Death and the Regeneration of Life
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Description: It is a classical anthropological paradox that symbols of rebirth and fertility are frequently found in funerary rituals throughout the world. The original essays collected here re-examine this phenomenon in the light of new information from China, India, New Guinea, Latin America, and Africa. The contributors, each a specialist in one of these areas, have worked in close collaboration to produce a genuinely innovative theoretical approach to the study of the symbolism surrounding death, an outline of which is provided in an important introduction by the editors. The major concern of the volume is the way in which funerary rituals dramatically transform the image of life as a dialectic flux involving exchange and transaction, marriage and procreation, into an image of a still, transcendental order in which oppositions such as those between self and other, wife-giver and wife-taker, Brahmin and untouchable, birth and therefore death have been abolished. This transformation often involves a general devaluation of biology, and, particularly, of sexuality, which is contrasted with a more spiritual and controlled source of life. The role of women, who are frequently associated with biological processes, mourning and death pollution, is often predominant in funerary rituals, and in examining this the book makes a further contribution to the understanding of the symbolism of gender. The death rituals and the symbolism of rebirth are also analysed in the context of the political processes of the different societies considered, and it is argued that social order and political organisation may be legitimated through an exploitation of the emotions and biology.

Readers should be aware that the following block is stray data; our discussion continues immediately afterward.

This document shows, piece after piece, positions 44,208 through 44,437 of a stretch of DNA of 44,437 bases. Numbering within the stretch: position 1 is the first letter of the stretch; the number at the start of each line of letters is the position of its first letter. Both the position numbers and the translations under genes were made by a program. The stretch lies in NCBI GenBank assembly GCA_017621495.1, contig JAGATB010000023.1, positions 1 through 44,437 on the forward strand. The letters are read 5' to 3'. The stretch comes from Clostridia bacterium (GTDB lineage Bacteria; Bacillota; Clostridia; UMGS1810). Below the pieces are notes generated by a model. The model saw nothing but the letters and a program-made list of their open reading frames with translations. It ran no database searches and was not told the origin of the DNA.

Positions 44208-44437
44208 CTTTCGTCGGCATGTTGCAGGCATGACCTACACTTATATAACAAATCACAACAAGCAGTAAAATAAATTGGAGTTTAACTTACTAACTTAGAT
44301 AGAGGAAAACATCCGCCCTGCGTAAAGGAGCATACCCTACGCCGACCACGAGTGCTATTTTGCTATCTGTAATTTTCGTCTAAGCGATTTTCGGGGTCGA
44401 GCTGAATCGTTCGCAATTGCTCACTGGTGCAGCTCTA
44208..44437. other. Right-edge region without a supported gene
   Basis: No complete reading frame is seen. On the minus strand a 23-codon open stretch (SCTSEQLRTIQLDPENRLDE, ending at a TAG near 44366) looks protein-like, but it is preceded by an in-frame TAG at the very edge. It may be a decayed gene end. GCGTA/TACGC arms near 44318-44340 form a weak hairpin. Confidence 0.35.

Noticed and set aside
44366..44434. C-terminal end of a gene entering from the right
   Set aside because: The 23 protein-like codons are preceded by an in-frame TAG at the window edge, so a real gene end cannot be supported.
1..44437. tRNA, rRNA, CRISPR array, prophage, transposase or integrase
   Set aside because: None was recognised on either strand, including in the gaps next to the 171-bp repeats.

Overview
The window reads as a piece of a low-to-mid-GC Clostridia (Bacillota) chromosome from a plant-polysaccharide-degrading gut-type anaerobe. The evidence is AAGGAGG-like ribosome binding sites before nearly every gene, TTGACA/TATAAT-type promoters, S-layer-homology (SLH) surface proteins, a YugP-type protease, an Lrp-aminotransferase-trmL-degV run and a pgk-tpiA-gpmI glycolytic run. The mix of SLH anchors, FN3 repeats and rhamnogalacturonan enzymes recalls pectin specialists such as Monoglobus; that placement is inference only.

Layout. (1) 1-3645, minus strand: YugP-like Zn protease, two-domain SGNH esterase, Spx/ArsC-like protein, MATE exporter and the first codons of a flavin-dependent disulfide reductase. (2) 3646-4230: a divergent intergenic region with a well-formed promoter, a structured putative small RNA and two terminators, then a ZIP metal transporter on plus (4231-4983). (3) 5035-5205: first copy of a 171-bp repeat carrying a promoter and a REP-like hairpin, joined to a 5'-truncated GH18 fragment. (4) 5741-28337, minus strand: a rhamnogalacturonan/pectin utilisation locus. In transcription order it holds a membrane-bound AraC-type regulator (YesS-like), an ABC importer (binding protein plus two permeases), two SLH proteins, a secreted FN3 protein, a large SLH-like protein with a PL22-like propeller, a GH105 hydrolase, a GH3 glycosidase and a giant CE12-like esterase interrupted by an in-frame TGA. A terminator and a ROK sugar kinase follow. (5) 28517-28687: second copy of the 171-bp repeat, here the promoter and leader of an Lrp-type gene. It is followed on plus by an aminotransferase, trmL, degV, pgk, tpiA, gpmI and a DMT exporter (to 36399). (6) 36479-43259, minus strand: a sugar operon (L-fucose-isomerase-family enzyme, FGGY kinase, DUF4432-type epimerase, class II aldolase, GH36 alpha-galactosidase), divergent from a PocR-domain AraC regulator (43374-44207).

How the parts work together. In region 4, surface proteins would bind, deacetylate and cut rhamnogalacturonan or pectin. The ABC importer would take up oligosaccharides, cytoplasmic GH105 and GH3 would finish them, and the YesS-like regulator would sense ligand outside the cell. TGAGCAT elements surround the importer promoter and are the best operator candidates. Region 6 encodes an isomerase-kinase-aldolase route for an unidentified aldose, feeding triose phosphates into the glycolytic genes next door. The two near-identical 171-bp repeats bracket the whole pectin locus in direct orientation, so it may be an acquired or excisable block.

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List price: $67.00
Copyright year: 1982
Publisher: Cambridge University Press
Publication date: 12/30/1982
Size: 6.00" wide x 9.00" long x 1.00" tall
Maurice Bloch is Professor of Anthropology at the London School of Economics and Political Science. His work is unique in that he is both an active field-working anthropologist and a general theoretician. Bloch has been a leading figure among those anthropologists who seek to reintegrate social and anthropological theory with the work of cognitive scientists and prehistorians.
|Introduction: death and the regeneration of life|
|The dead and the devils among the|
|Sacrificial death and the necrophagous ascetic|
|Witchcraft, greed, cannibalism and death: some related themes from the New Guinea Highlands|
|Of flesh and bones: the management of death pollution in Cantoese society|
|Social dimensions of death in four African hunting and gathering societies|
|Death, women and power|